How to Clear Command Line History

Dec 17, 2012 - 8 Comments

Clear command line command history

If you’re a frequent command line user, you’re likely to have found the history command to be quite useful before, whether it’s for discovering your most frequently used commands, dumping history and searching it to find specific past commands, listing all defaults commands used, or whatever else. That said, there are some obvious situations where you may want to remove that command line history list entirely, be it for privacy or security purposes.

This article will show you how to clear command line history in a terminal. This trick works to clear command history on a Mac OS or Linux machine, or even Windows with Ubuntu shell.

How to Clear Command Line History Completely

To clear out command history, you just need to attach a -c flag to the familiar history command, looking like so:

history -c

That command when executed will manually wipe the .bash_history file, or if you’re using a different shell it should wipe that too (zsh, tcsh, bash, etc).

Obviously that file could be targeted directly with rm as well, but it’s best to stick with the history command for a variety of reasons.

If you wish to verify the command worked, type ‘history’ again as usual, and you’ll discover the only command listed is “history -c”.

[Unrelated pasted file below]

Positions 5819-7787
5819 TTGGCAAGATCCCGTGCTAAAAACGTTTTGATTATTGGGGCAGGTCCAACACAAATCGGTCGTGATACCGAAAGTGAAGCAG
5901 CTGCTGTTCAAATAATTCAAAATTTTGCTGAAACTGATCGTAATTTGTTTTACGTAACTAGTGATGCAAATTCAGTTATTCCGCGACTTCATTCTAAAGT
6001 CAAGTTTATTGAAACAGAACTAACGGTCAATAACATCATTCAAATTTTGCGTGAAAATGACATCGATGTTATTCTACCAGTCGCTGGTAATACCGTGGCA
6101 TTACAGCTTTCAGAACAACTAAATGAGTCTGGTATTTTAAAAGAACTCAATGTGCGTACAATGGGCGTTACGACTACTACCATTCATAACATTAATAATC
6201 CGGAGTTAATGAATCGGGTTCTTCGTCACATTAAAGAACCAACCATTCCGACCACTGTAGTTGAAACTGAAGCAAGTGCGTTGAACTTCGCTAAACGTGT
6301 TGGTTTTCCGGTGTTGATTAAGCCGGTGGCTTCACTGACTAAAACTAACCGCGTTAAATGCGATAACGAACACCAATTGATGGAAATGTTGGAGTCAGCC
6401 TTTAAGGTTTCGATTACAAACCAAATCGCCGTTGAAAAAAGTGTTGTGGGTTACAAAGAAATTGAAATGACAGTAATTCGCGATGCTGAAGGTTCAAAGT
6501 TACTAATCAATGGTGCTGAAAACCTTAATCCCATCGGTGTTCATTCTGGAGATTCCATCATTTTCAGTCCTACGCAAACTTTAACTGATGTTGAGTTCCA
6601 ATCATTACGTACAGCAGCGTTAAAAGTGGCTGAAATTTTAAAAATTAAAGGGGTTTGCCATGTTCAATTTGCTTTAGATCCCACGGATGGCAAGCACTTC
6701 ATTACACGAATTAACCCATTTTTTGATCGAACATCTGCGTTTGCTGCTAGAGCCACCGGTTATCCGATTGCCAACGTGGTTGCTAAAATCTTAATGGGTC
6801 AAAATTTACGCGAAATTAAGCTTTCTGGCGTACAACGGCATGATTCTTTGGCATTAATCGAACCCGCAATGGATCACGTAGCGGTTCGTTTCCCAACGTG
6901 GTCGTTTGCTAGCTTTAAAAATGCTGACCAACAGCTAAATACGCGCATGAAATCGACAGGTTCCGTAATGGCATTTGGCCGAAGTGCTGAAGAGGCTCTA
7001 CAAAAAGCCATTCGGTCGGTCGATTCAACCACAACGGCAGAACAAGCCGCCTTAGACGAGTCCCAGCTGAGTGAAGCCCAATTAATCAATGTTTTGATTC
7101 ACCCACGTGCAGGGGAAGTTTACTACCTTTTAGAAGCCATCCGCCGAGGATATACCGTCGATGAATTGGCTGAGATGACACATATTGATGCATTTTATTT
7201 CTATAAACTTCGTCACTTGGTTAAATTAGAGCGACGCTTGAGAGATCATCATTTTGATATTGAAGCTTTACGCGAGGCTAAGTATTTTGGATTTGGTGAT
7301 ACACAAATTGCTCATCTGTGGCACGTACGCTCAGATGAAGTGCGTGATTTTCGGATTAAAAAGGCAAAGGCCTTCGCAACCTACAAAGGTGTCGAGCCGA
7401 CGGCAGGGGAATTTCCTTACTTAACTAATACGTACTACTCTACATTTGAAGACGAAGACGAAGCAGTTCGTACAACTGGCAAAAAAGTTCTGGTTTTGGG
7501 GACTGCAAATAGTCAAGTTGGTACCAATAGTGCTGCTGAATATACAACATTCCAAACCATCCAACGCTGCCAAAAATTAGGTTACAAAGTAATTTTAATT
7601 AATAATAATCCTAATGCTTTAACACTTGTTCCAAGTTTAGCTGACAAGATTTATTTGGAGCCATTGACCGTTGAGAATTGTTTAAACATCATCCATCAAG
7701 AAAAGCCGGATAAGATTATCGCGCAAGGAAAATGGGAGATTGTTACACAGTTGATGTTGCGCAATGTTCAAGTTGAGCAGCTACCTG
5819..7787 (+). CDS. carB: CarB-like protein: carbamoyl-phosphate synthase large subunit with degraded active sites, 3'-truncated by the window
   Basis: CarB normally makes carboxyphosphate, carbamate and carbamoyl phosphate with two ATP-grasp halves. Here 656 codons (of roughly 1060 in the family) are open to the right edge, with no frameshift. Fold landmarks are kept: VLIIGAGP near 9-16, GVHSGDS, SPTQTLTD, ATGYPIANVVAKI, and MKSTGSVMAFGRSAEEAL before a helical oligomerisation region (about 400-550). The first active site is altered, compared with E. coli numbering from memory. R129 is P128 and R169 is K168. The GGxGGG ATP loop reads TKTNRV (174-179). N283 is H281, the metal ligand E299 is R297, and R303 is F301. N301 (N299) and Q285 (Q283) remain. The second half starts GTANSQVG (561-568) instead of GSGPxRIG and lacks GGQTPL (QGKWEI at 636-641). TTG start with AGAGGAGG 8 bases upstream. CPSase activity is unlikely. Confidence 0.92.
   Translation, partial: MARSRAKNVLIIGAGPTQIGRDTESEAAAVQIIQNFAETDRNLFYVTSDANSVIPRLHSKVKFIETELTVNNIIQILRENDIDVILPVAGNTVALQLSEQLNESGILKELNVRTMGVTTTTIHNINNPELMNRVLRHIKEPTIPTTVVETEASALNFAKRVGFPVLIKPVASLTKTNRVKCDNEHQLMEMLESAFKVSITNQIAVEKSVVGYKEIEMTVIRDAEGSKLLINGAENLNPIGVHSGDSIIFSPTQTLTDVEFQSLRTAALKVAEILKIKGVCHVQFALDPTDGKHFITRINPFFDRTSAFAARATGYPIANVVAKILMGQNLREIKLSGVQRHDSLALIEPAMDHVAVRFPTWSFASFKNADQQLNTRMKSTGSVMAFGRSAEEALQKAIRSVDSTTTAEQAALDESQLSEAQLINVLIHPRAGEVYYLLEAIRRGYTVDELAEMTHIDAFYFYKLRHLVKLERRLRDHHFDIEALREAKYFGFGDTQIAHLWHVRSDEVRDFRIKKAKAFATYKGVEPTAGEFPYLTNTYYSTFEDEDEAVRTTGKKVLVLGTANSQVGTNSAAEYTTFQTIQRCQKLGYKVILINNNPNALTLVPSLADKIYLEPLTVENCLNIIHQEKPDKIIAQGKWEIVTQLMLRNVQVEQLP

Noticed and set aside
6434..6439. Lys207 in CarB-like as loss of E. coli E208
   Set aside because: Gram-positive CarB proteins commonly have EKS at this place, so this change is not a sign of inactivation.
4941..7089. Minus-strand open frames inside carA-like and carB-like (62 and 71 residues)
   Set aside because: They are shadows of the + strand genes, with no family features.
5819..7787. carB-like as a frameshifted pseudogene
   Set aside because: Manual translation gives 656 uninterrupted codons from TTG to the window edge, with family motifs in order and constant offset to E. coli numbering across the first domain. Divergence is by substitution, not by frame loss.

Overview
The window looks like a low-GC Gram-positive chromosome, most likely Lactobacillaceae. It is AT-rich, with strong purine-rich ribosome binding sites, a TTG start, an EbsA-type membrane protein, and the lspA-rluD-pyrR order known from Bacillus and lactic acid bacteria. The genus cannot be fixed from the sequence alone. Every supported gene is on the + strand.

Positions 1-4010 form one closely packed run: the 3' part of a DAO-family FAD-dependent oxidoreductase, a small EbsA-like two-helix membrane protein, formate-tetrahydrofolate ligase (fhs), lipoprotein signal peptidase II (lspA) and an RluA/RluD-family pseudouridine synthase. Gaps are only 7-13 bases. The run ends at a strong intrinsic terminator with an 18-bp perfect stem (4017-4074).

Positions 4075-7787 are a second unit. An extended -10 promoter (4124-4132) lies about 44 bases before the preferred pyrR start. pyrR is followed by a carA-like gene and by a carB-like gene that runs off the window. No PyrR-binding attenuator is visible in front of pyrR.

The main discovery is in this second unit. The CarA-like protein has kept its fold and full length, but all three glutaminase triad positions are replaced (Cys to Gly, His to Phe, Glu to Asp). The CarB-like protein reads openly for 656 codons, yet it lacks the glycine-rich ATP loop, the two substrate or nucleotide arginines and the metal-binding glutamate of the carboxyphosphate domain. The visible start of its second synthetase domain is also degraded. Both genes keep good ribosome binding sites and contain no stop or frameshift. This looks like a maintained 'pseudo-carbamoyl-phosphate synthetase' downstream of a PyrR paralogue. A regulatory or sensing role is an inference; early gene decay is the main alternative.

The brief video below demonstrates this entire process of clearing command history, the video shows the procedure on Mac OS with the Terminal app, but everything would be the same in other operating systems that support clearing of command line history as well.

This should work the same at any bash shell, zsh shell, tcsh, and most other shells, regardless of whether the command line is in Mac OS X or linux, or even Windows linux shell (but not a DOS prompt).

Thanks to Ado for the tip idea. If you have any other helpful tips or tricks regarding clearing command history from a Terminal, share them in the comments!


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Posted by: William Pearson in Command Line, Mac OS, Tips & Tricks


» Comments RSS Feed

  1. JPS says:

    @Peter: On OSX, CMD+R, followed by the name of a command, followed by RETURN, gives you a summary of the usage of commands based on that word (not a history of how it’s been used AS a command by a particular user).

  2. roxb says:

    bash clean history

    alias cleanH=’history -c;echo “”> ~/.bash_history’

    add alias in ~/.bashrc


  3. nolan says:

    how about if you dont want history saved at all and tired of typing history -c. HISTSIZE=0 will not save anything to history.

  4. steve says:

    if you want exit without saving the history session:

    $ kill -9 $$

  5. @Peter says:

    I think you mean ctrl-R.

  6. Peter says:

    Keeping the history file can be useful:

    Bash has an instant reverse search function. To search through old commands, press cmd-R and then start typing any part of a command previously used. Quite handy…

  7. bv7 says:

    Thanks I didn’t know this command It’s good :)

  8. pkt says:

    Should work with other shells as well, but .sh_history, .tsch_history etc are easy to remove anyway.

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